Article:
Today’s post is not about woodworking because there are more important things going on in the world. Okay, there is always something more important, but events of late seem to be affecting all of us, all at once.
So instead of dining chairs and such, I’ve been making face masks to reduce the possibility of corona virus transmission. And I’ve resurrected my paternal grandmother’s old treadle sewing machine to tackle the task.
First of all, let me say that I have a new appreciation for Grandma’s dexterity and coordination. Working a treadle sewing machine is not like working a treadle lathe and is more like walking and chewing gum at the same time. That is to say two very different things going on at once.
The big difference between the lathe and the sewing machine is that the lathe only drives on the down stroke while the sewing machine is a full 360º crank. If you lack momentum, you can dead stop, or worse, backup. This old treadle machine has a shuttle bobbin and does not backstitch so the thread usually breaks at that point.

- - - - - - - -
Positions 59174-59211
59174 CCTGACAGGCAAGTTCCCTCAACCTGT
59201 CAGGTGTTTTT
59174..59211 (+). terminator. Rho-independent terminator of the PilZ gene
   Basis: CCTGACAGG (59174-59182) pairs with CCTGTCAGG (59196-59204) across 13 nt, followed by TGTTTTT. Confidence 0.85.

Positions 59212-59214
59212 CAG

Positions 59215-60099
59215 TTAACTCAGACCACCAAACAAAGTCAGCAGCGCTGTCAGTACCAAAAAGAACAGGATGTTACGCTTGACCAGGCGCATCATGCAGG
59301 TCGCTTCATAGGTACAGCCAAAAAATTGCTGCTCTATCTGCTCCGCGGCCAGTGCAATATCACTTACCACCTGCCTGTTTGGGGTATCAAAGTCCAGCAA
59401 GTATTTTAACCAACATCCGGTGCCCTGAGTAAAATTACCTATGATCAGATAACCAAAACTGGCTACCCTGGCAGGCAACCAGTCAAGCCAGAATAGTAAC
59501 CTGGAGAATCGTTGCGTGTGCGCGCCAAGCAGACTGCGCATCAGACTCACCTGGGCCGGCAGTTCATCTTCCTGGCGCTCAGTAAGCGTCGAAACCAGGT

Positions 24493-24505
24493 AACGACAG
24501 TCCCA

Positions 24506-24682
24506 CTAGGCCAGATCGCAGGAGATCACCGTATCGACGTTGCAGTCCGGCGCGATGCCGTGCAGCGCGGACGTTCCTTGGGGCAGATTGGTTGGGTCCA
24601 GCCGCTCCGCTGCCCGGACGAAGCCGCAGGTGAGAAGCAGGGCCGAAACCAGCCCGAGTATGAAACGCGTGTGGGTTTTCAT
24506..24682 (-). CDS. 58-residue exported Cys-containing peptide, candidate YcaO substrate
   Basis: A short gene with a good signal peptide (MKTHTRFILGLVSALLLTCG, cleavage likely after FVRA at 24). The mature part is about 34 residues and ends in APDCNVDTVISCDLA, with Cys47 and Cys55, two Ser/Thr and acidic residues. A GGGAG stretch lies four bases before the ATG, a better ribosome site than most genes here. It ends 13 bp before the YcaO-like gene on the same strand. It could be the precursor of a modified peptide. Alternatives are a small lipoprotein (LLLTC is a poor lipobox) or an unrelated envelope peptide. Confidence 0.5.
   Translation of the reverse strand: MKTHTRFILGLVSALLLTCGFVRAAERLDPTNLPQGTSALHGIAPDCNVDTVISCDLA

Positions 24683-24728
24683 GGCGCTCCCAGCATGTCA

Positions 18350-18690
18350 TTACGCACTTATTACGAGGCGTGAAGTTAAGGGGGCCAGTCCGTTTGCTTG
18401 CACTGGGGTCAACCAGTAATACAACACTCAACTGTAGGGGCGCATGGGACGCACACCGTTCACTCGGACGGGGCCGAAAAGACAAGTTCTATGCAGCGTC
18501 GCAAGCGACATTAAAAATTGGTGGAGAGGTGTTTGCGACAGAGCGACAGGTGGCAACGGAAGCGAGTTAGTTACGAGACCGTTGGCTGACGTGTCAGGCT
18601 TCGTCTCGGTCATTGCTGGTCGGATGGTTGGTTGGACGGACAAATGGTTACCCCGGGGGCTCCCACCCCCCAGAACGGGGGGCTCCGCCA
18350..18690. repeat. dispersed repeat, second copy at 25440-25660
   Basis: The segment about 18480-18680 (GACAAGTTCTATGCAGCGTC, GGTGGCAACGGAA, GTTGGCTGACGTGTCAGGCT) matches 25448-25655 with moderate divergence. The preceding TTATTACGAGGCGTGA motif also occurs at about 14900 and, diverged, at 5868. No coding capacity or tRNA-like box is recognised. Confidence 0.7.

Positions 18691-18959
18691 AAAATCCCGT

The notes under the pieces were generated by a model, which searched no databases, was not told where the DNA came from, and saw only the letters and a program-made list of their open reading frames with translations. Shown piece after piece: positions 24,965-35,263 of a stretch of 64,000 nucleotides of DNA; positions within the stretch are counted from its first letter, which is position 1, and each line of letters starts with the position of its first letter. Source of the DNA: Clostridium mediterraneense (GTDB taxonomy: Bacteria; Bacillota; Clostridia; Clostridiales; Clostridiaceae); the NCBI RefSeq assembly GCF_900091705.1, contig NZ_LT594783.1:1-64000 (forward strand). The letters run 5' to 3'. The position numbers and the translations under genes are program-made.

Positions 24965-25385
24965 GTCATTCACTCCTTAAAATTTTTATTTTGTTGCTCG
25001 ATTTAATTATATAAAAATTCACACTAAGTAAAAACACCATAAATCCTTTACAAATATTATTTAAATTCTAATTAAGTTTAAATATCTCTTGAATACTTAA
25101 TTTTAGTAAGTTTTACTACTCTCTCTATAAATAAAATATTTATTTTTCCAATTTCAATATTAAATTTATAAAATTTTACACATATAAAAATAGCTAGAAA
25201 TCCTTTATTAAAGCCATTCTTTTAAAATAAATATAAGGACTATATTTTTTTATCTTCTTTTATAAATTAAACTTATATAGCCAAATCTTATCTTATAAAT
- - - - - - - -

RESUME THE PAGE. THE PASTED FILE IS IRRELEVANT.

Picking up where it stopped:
Grandma’s old machine is a Davis, which predates Singer by about a generation. The latest patent engraved on it is 1835. You can read an interesting article about the Davis Co. here.
The cabinet is made of some beautiful sections of quarter sawn white oak, with extensive ray flecks. The front is ornately shaped and the center drawer has hand carved reliefs. The fronts of the side drawers are veneered. The machine itself is brought up to table height by an ingenious chain link elevator mechanism.
Of course, after about ten minutes, the age old leather drive belt gave out. Upon examination it appears to have been repaired twice in its life, so I retired it and fabricated a makeshift temporary until a new one arrives. It seems that you really can buy anything on line these days.